I love that it can be construed in so many ways. At its core, it's definitely about staying strong in situations that are sometimes scary, and that requires a lot of faith for me. I channeled my World of Warcraft character for this song, because life sometimes feels like a battle and we're soldiers having to charge through it all. You have to be brave, so that led me to think about my Warcraft characters—I have a Warrior and a Death Knight. I used them to get some lyric ideas and there are definitely some references to the game in there.

The Listening
Throughout the album, a number of your songs have so many words in quick succession—is it hard to get back on track if you forget a word or miss a beat when you're performing live?That's something I think about a lot. Take a song like "Saviour." I remember writing that song and having to write [Breathe] in brackets, and there were only two points where I could breathe on the lyric page.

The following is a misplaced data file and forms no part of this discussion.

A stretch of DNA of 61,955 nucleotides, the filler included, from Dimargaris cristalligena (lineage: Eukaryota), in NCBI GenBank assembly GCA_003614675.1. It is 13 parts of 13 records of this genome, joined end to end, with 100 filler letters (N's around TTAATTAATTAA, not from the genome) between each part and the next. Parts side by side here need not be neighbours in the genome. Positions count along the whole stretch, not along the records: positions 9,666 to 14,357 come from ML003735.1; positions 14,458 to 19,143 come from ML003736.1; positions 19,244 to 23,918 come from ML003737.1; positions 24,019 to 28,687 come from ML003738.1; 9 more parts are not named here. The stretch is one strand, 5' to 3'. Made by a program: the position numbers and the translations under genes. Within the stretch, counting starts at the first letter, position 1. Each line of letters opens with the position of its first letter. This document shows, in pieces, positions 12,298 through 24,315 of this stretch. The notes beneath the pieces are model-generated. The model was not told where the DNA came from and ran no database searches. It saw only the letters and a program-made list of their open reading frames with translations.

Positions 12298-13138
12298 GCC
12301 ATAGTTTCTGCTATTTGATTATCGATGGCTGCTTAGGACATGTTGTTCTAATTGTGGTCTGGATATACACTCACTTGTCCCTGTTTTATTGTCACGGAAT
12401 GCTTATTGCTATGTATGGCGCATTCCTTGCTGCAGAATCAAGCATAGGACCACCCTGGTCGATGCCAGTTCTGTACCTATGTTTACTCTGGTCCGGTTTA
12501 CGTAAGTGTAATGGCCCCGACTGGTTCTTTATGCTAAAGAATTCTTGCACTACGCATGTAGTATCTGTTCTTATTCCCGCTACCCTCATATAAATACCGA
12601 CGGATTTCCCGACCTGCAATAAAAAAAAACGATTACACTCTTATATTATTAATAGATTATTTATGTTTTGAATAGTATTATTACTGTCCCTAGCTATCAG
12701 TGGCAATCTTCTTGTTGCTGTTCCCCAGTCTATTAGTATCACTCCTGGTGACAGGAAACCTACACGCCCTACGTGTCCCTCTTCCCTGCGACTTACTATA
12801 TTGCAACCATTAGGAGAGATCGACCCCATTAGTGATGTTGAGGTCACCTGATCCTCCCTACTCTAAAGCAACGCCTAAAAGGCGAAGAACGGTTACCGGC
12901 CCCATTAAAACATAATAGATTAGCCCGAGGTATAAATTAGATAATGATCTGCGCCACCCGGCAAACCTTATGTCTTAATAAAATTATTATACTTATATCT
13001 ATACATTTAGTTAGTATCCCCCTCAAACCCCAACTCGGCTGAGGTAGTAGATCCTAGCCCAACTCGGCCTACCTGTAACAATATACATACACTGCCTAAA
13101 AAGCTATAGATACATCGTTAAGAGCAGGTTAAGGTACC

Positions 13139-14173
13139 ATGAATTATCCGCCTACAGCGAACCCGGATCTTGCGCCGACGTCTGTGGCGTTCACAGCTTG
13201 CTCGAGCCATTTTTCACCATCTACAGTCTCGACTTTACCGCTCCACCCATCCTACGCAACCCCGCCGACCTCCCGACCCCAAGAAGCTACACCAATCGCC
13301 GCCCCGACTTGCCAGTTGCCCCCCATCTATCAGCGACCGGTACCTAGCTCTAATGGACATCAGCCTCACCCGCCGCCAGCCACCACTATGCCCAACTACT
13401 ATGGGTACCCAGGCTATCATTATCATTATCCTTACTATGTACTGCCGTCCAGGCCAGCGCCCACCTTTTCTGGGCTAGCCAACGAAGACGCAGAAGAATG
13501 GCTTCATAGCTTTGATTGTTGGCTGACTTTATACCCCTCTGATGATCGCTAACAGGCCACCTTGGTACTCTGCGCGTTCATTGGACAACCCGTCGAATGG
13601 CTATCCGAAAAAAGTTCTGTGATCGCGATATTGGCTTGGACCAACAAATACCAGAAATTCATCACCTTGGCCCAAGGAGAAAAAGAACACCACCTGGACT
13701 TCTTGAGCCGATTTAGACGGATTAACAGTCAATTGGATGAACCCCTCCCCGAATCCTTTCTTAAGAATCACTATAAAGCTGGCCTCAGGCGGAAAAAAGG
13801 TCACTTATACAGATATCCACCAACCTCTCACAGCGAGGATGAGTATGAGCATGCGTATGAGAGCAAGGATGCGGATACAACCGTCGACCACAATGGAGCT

With a song like that, it's very important to control your breath, and it's a big downfall when you have to cough. There really is no time to cough. You have to decide whether to cough or breathe in the usual spots, but you can't have both! It just takes a lot of concentration to be able to do it right. Thankfully, I don't generally forget the lyrics, though I've had many a nightmare about it.

The cover of your album is so great and it perfectly illustrates the whole Listening concept. I know you've said you modeled it after the styles of 28 Days Later, Watchmen and Sailor Moon, but when I first saw that poster at the Warped Tour, I wondered…do people ever draw a mouth on it?